On Friday, as the federal government was giving the green light to a Malaysian investment of billions more into northern B.C.’s liquefied natural gas megaproject, Coastal First Nations chiefs held their quarterly board meeting in Vancouver.
These are now the most powerful aboriginal leaders in North America, bankrolled by U.S. environmental groups and their wealthy charity foundation backers as guardians of the Great Bear Rainforest.
A major topic was the Haisla Nation, the Kitimat partner that abruptly quit its voluntary association with the Haida, Gitga’at and other communities over its plans to develop LNG exports.
This discord comes at a bad time. Premier Christy Clark has bet heavily on LNG, not just for her government’s future, but the industrial and economic direction of the province for decades to come.
Initial press reports were misleading. One had it that Haisla Chief Councillor Ellis Ross, the B.C. government’s key ally on LNG, was “buddying up” with the Harper government on the Enbridge oil pipeline proposed to go to Kitimat, in the heart of Coastal First Nations territory.
Not so. Both Ross and Coastal First Nations executive director Art Sterritt confirmed to me that they remain solidly against the Enbridge proposal. The disagreement is over how to power the processing of LNG, which the Haisla are pioneering with provincial assistance.
Sterritt said the Haisla and the rest of the group were in agreement until a few weeks ago. The plan was to follow Clark’s solemn vow to make B.C. LNG the “greenest” in the world.
All parties acknowledge that some of B.C.’s shale gas will have to be burned to process and ship LNG to Asia. The initial idea was that one or two natural gas-fired power plants would be built, eventually backing up wind, small hydro and other renewable supplies. BC Hydro has 600 megawatts available from its dams, which would require new transmission capacity up to Kitimat to help run the first two LNG plants proposed in partnership with the Haisla.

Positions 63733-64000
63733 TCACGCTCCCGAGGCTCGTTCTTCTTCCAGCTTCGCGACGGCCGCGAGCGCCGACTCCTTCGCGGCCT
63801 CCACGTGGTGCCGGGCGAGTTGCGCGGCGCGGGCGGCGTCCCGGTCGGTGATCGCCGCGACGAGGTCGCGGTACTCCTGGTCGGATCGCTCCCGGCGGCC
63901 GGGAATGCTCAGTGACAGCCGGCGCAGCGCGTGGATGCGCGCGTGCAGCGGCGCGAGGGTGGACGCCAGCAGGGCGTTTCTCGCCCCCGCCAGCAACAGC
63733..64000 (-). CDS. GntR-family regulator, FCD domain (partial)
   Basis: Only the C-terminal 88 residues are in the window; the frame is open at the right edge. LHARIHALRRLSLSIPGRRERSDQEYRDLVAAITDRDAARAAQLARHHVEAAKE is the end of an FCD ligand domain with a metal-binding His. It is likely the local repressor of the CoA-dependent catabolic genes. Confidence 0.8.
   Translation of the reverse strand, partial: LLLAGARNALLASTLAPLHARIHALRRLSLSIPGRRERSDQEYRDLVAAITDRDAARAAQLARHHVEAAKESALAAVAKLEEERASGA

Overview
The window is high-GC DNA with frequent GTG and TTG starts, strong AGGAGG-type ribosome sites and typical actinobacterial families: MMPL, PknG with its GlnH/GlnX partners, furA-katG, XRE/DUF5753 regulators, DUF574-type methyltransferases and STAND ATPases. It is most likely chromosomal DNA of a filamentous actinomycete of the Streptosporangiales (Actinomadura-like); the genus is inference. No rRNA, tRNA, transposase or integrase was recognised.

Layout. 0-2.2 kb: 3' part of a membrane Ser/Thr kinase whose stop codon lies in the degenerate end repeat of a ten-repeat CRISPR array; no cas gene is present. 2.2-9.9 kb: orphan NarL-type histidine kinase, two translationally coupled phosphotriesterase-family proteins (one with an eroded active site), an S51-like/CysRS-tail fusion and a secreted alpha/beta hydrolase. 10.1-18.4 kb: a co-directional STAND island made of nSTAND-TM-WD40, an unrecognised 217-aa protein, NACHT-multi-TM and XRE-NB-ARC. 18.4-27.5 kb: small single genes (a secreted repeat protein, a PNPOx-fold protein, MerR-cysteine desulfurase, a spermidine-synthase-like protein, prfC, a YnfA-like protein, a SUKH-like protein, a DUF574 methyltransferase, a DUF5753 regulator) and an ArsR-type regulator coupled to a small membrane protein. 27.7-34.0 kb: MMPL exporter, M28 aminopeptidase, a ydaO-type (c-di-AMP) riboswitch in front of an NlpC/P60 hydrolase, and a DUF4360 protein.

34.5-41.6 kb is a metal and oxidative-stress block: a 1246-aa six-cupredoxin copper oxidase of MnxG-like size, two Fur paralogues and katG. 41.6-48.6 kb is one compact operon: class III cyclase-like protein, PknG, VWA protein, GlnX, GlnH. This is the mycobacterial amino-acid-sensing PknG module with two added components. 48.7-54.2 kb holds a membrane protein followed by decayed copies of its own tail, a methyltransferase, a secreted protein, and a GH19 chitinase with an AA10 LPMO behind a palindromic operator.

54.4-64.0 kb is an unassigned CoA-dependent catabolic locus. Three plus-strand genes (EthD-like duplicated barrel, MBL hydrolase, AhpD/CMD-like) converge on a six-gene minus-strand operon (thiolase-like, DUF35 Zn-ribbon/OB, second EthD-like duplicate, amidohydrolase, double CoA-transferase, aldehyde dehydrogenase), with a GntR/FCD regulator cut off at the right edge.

Then the play got bigger. The B.C. government transferred Crown land on Douglas Channel to the Haisla for an LNG project planned by Shell, PetroChina and Korea Gas. And Sterritt said he started getting signals from Victoria that the industry doesn’t want to buy power from outside producers to drive LNG cooling and compression. Instead they wanted to power it directly with gas, using equipment called “mechanical drives” rather than electrical drives.
In a letter to Haisla members explaining why he quit the Coastal First Nations, Ross said he was insulted by Sterritt’s comments that the Haisla were choosing “the dirtiest way possible” to ship LNG. Ross noted that emissions would be about the same if gas is burned in the LNG plant or in a power plant nearby.
That’s true, but Sterritt points out a critical difference. If LNG producers are allowed to use single-purpose mechanical drives, no renewable energy can ever be added. And as more LNG producers rush into B.C., reserves that would have lasted 75 to 100 years could be depleted in 30.
And when the gas is gone?
“These big, hulking plants that are going to be in Kitimat are just going to be sitting there, rotting,” Sterritt said. “It happens all over the world.”
B.C.’s clean energy plan envisions extending the BC Hydro grid, developing run-of-river and wind farms such as the big offshore proposal off Haida Gwaii, and ultimately a future beyond oil and gas.
Now, in their rush to develop LNG, Clark and Energy Minister Rich Coleman seem poised to abandon that strategy.